Adventures of Superman: José Luis García-López

By José Luis García-López, Martin Pasko, Gerry Conway, Elliot S. Maggin, David Michelinie, Len Wein, Denny O’Neil & various (DC Comics)
ISBN: 978-1-4012-3856-8 (HB)

Win’s Christmas Gift Recommendation: Super Special Stocking Stuffer… 9/10

It’s a fact (if such mythological concepts still exist): the American comicbook industry would be utterly unrecognisable without the invention of Superman. His unprecedented adoption by a desperate and joy-starved generation quite literally gave birth to a genre if not an actual art form.

Within three years of his June 1938 debut, the intoxicating blend of eye-popping action and social wish-fulfilment which hallmarked the early Man of Steel had grown to encompass cops-and-robbers crime-busting, socially reforming dramas, science fiction, fantasy, whimsical comedy and, once the war in Europe and the East embroiled America, patriotic relevance.

In comicbook terms at least Superman is master of the world, having utterly changed the shape of a fledgling industry and modern entertainment in general. There have been newspaper strips, radio and TV shows, cartoons games, toys, merchandise and blockbusting movies. Everyone on Earth gets a picture in their heads when they hear the name.

Moreover, he is a character endlessly revitalised by the creators who work on his never-ending exploits. One the most gifted and intoxicating is José Luis García-López.

An industry professional since he was 13 years old, he was born in Pontevedra, Spain in 1948. By age three he was living in Argentina where he was reared on a steady diet of comics: especially the works of Alex Raymond, Hal Foster, Alberto Breccia, Milt Caniff and José Luis Salinas.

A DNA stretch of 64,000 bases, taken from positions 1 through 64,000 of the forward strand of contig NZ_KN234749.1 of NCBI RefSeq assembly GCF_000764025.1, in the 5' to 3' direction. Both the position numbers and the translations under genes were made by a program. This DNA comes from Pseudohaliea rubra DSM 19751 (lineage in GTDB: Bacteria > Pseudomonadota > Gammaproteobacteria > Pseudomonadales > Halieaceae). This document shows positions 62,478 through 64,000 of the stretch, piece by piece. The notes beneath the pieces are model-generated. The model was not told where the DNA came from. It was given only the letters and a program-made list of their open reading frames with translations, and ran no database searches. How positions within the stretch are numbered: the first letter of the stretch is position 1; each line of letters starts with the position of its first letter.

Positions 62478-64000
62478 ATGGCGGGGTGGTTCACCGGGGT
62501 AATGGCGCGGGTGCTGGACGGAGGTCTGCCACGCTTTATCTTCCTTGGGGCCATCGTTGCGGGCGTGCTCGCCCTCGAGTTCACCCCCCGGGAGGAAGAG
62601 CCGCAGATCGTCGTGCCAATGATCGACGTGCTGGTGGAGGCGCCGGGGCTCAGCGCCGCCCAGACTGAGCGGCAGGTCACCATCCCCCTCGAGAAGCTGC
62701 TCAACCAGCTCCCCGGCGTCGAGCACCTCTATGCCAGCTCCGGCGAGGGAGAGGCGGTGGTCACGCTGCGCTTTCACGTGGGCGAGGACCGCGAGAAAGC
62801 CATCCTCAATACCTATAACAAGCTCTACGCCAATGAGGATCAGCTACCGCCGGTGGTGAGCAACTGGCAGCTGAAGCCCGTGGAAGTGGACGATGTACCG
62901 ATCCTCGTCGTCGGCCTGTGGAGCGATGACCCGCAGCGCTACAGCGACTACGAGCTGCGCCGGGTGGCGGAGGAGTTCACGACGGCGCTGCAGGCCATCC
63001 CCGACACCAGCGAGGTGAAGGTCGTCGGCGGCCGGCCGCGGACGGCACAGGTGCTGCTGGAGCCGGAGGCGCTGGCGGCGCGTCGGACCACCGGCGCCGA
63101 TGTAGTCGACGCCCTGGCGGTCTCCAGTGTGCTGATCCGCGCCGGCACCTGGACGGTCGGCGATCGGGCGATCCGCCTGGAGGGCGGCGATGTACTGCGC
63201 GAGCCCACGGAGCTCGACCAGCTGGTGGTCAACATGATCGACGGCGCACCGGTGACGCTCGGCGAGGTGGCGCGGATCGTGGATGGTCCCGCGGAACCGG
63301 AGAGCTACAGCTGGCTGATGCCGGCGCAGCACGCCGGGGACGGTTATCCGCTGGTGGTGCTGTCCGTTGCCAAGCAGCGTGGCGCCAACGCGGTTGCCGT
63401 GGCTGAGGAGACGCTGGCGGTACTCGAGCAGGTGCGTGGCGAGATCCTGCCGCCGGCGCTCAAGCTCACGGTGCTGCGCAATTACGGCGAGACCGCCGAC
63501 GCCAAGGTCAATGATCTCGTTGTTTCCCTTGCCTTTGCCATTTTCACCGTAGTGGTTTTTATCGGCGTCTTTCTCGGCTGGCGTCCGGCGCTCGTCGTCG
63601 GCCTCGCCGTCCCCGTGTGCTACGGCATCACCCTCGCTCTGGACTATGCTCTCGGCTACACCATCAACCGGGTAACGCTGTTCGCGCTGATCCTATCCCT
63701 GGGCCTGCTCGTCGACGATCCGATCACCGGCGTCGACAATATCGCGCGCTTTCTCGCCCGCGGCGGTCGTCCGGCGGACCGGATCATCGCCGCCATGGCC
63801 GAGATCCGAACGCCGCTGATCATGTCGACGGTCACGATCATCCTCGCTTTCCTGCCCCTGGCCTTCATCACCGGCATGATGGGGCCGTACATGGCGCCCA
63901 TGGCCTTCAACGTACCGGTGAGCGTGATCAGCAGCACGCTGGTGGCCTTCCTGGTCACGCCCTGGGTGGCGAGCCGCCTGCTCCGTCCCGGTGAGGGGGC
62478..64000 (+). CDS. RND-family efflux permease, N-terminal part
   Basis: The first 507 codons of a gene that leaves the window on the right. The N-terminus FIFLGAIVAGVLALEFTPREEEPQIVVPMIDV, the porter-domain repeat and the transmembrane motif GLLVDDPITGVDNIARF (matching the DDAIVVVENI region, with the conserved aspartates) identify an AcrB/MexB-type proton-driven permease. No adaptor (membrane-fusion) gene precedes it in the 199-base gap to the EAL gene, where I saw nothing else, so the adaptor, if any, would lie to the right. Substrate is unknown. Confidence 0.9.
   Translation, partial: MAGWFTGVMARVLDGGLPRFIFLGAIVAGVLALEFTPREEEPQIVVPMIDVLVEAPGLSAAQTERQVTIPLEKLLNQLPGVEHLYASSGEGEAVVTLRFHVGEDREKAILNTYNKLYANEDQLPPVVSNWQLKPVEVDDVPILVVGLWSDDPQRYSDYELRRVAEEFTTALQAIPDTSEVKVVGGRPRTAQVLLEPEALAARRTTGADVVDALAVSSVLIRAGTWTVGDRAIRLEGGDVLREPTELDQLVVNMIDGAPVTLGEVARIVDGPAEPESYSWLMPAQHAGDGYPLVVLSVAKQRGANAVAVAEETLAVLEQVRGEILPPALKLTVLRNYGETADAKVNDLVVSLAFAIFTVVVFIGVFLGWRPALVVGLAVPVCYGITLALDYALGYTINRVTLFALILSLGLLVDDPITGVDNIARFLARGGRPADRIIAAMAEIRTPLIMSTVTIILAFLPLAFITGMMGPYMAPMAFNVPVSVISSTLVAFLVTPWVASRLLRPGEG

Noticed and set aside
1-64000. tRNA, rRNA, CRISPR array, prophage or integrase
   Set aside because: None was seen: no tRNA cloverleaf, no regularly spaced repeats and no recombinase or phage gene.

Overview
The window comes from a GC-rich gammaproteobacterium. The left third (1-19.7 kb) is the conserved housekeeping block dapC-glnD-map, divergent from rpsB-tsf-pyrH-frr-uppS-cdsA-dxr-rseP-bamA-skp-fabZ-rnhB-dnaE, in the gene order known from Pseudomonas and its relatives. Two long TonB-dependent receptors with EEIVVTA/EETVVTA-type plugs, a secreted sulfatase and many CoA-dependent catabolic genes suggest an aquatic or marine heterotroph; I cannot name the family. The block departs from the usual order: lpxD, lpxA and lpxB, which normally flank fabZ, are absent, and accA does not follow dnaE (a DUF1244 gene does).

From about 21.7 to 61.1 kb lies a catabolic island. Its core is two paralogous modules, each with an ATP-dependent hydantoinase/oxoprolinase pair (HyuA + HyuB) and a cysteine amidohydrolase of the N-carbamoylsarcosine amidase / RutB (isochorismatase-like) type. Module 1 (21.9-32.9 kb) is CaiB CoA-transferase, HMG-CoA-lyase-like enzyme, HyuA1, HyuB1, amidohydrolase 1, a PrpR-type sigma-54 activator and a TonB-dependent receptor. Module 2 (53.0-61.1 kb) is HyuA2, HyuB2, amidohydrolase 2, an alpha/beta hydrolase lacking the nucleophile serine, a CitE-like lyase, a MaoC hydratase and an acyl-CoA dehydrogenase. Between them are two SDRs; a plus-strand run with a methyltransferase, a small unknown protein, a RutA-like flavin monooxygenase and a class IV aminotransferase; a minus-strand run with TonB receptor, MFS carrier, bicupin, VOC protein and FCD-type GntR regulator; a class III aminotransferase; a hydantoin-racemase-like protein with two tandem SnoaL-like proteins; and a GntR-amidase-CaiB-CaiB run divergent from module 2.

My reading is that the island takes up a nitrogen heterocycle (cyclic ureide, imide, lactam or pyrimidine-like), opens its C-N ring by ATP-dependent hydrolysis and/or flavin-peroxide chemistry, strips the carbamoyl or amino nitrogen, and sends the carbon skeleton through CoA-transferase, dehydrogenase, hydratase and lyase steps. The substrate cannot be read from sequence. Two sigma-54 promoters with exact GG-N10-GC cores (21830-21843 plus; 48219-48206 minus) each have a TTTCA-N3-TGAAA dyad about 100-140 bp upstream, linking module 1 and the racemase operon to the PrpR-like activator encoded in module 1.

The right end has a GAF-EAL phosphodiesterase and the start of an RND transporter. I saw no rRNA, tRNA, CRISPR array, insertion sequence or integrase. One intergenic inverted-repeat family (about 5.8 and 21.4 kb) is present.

During the late 1960s, García-López finally broke into the US comics world, with anthological romance work and anodyne horror tales for Charlton Comics and mystery-suspense yarns for Gold Key, and in 1974 moved to New York City where Joe Orlando got him a crucial intro with DC Comics. That turned into an almost-exclusive 40-year association which not only led to some astounding comics sagas, but also saw the artist become the corporation’s official reference artist for style guides and merchandising materials. His art was DC’s interface with the wider world.

After a few tentative inking jobs, García-López debuted as a penciller/inker on a Hawkman back-up in Detective Comics#452 in October 1975, and a month later began illustrating Hercules Unbound. His sumptuous art could also encompass grim & gritty and he was drafted in to end run on the company’s Tarzan title, and afterwards handed western antihero Jonah Hex as the gunslinger – bucking all industry sales trends – graduated to his own solo title in early 1977.

The artist’s star was on the rise. While filling in all across the DCU – his assorted Superman tales are all in this stunning hardback and digital compilation – García-López was increasingly first choice for major publishing projects such as the Marvel-DC Batman/Hulk tabloid crossover, prestige specials such the Wonder Woman clash collected here and such breakthrough miniseries and graphic novels as Cinder & Ashe, Atari Force, Twilight, Star Raiders, Road to Perditionand countless more. He remains, paradoxically, one of the company’s greatest artists and yet largely unknown and under-appreciated…

This splendid tome gathers the contents of Superman #294, 301-302, 307-309, 347, All-New Collectors’ Edition C-54and DC Comics Presents #1-4, 17, 20, 24, 31, collectively spanning December 1975 to March 1981 and, hopefully, eventually to be joined by a companion DC Universe of… edition one day.